At Steaven Richard’s workshop, traditional forging techniques are seamlessly integrated with digital technology, resulting in the creation of one-of-a-kind masterpieces.
Located just a few kilometers away from Fontainebleau, Steaven Richard’s new workshop space is an expansive 1600 m2 hangar where he and his team have been settled for a year and a half now. This expansion was necessary due to the increasing number of orders, many of which were of gigantic proportions.
Originally trained as a blacksmith, Richard eventually turned his attention towards artistic ironwork and embarked on a ten-year journey across Europe before eventually settling in the heart of Paris in 2001. With the growing success of his business, the workshop doubled in size and became a company in 2011, receiving the prestigious Living Heritage Company label the same year.
The sound of the forge
Despite the size of the space, the workshop is filled with the sounds of machines and the smell of metal as fifteen employees, both men and women, work on various aspects of the production process, from metalworking to engineering. They all wear protective gear such as helmets, masks, and earplugs. As the company’s director, Steaven Richard ensures the smooth operation of the workshop and the quality of its creations. Although the team still uses traditional forging tools, Steaven Richard has developed a new technique called artistic rolling.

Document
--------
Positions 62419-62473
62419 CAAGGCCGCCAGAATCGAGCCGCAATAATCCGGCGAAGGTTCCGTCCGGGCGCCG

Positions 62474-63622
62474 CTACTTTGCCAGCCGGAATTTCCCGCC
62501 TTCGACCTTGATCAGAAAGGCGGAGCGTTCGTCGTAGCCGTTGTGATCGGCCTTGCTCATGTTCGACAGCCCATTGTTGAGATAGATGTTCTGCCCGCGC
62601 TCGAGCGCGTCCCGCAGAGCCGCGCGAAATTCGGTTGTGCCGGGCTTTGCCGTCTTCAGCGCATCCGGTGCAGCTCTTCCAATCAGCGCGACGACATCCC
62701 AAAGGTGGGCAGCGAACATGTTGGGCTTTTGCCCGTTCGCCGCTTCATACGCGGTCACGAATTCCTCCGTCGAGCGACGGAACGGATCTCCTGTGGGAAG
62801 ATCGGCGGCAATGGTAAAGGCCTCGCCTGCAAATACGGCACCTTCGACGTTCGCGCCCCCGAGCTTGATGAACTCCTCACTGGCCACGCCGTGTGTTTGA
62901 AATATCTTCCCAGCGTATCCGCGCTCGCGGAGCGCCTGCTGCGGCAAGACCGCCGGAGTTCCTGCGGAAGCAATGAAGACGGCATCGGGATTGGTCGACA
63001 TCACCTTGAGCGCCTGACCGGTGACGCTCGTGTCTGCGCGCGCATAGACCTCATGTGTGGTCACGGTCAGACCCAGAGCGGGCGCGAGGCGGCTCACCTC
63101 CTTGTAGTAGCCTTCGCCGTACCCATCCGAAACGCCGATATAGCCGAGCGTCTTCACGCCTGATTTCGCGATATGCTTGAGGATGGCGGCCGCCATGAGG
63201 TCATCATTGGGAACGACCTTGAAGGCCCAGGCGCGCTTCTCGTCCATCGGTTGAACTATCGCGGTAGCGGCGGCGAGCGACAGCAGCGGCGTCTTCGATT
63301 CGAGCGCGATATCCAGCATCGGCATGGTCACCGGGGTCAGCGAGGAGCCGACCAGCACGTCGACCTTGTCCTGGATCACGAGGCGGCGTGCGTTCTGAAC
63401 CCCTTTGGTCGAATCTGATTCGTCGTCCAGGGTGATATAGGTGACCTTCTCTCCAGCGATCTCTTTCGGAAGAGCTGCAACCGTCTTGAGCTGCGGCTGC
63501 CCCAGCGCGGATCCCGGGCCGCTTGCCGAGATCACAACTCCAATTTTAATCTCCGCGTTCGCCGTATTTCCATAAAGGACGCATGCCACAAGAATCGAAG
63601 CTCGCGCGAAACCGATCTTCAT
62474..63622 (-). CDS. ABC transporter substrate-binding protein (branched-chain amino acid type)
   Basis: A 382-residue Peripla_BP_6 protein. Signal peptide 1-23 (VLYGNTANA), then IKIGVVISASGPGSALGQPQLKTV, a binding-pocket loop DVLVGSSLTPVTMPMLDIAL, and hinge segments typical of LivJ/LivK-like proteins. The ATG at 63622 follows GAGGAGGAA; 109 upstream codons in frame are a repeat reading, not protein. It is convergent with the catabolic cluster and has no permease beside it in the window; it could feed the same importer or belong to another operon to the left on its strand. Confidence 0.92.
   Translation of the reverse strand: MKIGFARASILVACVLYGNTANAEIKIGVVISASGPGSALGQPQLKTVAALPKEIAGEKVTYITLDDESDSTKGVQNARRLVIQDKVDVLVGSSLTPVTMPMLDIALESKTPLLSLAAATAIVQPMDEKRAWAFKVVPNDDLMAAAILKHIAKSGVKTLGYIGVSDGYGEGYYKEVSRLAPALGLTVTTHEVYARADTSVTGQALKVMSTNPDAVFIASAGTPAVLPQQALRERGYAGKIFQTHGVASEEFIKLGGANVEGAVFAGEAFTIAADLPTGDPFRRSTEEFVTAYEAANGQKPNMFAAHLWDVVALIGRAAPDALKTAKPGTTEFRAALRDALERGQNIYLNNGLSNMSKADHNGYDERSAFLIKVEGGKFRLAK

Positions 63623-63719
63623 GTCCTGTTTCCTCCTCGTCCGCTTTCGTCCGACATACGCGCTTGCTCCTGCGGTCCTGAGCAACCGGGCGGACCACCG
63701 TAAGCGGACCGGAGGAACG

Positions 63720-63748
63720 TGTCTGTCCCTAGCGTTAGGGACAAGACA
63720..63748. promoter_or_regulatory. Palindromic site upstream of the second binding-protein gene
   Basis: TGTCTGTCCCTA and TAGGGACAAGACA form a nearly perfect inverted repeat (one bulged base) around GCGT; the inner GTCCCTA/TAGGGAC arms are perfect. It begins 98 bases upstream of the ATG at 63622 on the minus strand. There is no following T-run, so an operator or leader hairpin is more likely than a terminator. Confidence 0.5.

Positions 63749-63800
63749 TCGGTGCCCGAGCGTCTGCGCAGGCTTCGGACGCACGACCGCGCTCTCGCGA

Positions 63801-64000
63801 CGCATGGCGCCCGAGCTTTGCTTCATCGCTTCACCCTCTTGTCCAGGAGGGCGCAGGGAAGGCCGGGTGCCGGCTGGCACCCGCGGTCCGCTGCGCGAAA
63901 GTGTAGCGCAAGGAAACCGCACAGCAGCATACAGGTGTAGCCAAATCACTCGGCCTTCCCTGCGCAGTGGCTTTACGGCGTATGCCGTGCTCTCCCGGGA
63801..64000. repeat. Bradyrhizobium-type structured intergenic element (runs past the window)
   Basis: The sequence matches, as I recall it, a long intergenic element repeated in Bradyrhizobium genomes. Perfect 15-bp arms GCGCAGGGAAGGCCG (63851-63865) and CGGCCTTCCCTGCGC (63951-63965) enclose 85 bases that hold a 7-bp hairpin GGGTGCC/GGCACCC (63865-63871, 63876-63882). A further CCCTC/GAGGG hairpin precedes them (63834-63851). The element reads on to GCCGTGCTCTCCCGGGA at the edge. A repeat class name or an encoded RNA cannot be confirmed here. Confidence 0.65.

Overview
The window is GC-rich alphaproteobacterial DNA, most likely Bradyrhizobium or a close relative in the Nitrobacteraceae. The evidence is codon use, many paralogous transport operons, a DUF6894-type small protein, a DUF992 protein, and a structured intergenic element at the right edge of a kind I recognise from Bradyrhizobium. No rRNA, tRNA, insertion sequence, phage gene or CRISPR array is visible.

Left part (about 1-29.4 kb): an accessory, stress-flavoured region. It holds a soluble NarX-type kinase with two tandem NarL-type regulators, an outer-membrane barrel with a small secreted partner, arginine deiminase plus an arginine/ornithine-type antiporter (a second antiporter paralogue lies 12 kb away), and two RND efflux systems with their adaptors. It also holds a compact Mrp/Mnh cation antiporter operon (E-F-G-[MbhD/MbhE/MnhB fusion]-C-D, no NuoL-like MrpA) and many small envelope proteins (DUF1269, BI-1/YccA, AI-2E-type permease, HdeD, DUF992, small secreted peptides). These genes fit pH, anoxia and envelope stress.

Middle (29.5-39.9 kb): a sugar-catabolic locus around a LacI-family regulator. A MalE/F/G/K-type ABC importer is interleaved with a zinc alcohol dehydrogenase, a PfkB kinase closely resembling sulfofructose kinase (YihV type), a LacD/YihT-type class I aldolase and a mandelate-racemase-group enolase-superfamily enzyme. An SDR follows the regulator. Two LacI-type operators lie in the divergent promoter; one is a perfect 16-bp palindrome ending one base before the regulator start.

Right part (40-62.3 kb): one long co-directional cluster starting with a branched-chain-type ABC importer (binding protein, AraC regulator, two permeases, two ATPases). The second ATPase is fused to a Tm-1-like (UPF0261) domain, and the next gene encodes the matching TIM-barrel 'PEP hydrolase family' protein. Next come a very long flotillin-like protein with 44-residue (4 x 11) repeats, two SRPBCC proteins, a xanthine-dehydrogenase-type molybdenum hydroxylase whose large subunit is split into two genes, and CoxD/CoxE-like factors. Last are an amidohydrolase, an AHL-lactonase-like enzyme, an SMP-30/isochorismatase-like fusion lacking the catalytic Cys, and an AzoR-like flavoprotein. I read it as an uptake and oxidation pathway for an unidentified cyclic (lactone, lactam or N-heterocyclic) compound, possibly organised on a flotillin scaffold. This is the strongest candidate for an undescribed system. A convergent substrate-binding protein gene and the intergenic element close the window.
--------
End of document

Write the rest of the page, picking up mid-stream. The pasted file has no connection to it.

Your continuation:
“Explore new aesthetic fields”
The process of artistic rolling involves creating textured patterns on sheet metals such as brass, copper, nickel silver (an alloy of copper, zinc, nickel, and occasionally lead in small amounts), and zinc. This method was developed by Steaven Richard in 2013 after working on a project for the Karl Lagerfeld studio at Chanel. The project involved creating a textured nickel silver metal floor with patterns similar to the Versailles parquet. Richard realized that the rolling mill used to texture the sheets could be used to explore new aesthetic possibilities with unique finishes. The rolling mill offers the advantage of creating distinctive textures on larger surfaces, which allows for endless creative possibilities in terms of patterns, rhythm, and material. After three years of research in collaboration with engineers, the technique was patented in 2018.
Endless creative possibilities
To begin the process, the sheets are passed through a rolling mill, which creates the desired texture. From these textured sheets, the metal is shaped using a digital milling machine to achieve custom profiles. Next, they create patinas in a range of colors and finishes through two methods: a cold process for bronze medals, or a hot torch process for various oxidation colors. A protective varnish is then applied to stabilize the piece. Finally, the assembly stage takes place either in the workshop or on-site.
Steaven Richard’s workshop produces one-of-a-kind large-scale pieces for individuals, hotels, museums, and major luxury brands. Their combination of traditional and innovative techniques has gained them increasing popularity, and the new workshop space is crucial in meeting the demand for their work.